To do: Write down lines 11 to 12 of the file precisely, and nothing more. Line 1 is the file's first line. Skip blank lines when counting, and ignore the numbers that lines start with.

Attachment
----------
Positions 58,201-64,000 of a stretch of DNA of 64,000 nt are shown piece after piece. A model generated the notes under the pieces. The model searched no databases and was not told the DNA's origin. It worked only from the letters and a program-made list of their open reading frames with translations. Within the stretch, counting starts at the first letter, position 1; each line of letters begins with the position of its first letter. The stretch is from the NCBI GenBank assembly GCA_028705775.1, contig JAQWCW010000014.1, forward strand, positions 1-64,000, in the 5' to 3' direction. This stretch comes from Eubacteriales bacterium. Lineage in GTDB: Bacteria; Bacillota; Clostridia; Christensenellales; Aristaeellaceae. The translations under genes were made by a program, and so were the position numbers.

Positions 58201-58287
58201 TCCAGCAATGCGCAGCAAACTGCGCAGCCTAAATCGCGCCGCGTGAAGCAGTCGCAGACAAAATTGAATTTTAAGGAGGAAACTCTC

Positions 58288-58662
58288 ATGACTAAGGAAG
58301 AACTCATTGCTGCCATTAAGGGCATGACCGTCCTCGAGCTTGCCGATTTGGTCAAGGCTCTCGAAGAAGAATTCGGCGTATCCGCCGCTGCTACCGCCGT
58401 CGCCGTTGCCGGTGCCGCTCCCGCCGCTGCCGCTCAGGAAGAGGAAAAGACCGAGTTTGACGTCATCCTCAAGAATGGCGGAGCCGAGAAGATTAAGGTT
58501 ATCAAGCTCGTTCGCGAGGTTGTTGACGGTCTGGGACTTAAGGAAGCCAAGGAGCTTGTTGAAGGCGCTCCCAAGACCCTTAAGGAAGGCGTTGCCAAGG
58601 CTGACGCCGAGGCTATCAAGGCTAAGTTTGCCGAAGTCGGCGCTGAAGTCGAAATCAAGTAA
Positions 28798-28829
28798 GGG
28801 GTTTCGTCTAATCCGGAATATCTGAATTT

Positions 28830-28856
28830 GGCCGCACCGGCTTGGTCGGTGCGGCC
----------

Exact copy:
28798 GGG
28801 GTTTCGTCTAATCCGGAATATCTGAATTT